In celebration of our tenth anniversary, Architecture for Humanity is embarking on a fundraising campaign to support our chapters, grow the Open Architecture Network and bring critical design services to more communities in need. With your support, we can harness the power of the last ten years to make an even greater impact in the next ten years. Join us.
||Donate $10 a month and help us bring good design to communities in need for another 10 years.|
We’ve gathered a growing collection of letters from some of the many individuals and organizations who have helped give a voice to designing a more sustainable future. We will be featuring a new letter each month throughout the year.
Architecture for Humanity,
I met Cameron and Kate during the summer of 2001 when we were living in New York City. We had been introduced by a mutual friend — a classmate of mine from law school. Cameron and Kate were looking for a lawyer to help them legally establish Architecture for Humanity and obtain 501(c)(3) status. I had been practicing law for less than three years at the time, but I was game for the challenge of helping AFH get on all fours, and Kate and Cameron were game for the challenge of being represented by a well meaning but somewhat inexperienced attorney.
Well, we were all busy at that time, and then 9/11 happened, but through fits and starts we began to make progress. We got Architecture for Humanity legally incorporated in New York in January 2002 and, after some arm-wrestling with the IRS, AFH got its 501(c)(3) status in June 2003. Success! Typically, a pro bono legal representation would end at this time, but Architecture for Humanity was special, and needed lots of help. I moved to Chicago and joined Jenner & Block in the summer of 2003, and since then have been advising AFH on all sorts of legal issues — from grants to sponsorships to affiliate matters to book deals to real estate to trademarks — you name it, we’ve done it.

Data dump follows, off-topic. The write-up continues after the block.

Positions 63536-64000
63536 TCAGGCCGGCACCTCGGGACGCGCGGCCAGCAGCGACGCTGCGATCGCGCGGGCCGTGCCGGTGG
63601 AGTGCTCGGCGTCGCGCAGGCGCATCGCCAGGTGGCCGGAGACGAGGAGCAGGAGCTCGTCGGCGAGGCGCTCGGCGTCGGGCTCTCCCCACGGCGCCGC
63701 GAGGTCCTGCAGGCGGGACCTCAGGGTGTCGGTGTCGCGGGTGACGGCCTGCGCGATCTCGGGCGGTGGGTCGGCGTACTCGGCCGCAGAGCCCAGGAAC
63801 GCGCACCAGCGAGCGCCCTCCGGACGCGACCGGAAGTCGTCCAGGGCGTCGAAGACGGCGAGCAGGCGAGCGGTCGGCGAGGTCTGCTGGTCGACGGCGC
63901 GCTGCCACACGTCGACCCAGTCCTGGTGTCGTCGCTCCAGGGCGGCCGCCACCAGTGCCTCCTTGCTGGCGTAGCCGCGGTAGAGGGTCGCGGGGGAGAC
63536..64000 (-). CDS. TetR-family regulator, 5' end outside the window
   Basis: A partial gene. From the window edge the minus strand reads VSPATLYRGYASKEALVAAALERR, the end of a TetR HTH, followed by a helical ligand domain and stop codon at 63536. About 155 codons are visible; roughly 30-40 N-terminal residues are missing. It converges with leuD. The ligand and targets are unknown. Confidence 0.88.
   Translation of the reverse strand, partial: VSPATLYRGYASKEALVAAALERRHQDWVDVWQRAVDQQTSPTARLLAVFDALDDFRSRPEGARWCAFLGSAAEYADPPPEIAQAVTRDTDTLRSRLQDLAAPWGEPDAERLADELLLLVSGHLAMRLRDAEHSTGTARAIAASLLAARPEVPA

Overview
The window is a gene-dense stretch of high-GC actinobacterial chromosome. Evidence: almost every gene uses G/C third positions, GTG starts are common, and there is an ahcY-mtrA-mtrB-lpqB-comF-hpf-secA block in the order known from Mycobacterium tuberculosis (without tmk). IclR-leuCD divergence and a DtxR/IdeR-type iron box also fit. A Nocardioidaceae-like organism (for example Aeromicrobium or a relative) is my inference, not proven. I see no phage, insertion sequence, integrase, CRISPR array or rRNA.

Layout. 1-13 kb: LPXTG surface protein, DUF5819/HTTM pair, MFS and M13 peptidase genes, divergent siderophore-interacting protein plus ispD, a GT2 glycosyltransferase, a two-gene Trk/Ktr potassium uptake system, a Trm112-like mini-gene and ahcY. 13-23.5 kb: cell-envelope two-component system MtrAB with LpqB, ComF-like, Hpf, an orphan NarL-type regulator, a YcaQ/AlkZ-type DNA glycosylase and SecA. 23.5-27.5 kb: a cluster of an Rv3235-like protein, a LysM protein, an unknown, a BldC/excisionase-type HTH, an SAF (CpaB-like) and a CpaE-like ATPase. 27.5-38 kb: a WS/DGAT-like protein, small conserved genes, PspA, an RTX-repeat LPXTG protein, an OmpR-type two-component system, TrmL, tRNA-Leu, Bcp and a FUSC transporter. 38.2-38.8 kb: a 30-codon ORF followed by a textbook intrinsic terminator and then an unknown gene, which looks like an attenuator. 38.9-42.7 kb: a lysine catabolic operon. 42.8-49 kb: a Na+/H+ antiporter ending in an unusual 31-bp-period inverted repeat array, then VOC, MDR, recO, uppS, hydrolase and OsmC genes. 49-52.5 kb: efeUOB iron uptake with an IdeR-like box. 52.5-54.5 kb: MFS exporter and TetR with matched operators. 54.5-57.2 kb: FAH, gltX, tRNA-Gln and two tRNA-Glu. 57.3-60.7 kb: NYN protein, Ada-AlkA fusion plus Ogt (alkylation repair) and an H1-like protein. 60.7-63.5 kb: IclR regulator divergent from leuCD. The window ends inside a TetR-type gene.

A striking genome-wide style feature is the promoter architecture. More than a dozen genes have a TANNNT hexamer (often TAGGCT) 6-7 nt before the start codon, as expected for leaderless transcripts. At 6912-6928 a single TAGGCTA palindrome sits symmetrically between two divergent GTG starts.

There are a lot of well meaning people in the world, and I’ve met quite a few through my pro bono legal work. But I don’t know anyone other than Cameron and Kate who, in addition to having good intentions, have the talent, solid business sense and drive to create anything like the AFH we see today. When I first met Kate and Cameron, Architecture for Humanity was a two-person dream being run part time out of a tiny apartment on West 20th Street in Manhattan. Today, it is a major international force for organizing the design community to provide architectural solutions to humanitarian problems worldwide. All I can say is that I am honored to have been along for the ride, and gratified that I was able to play a small role in helping Architecture for Humanity become the organization that it is today.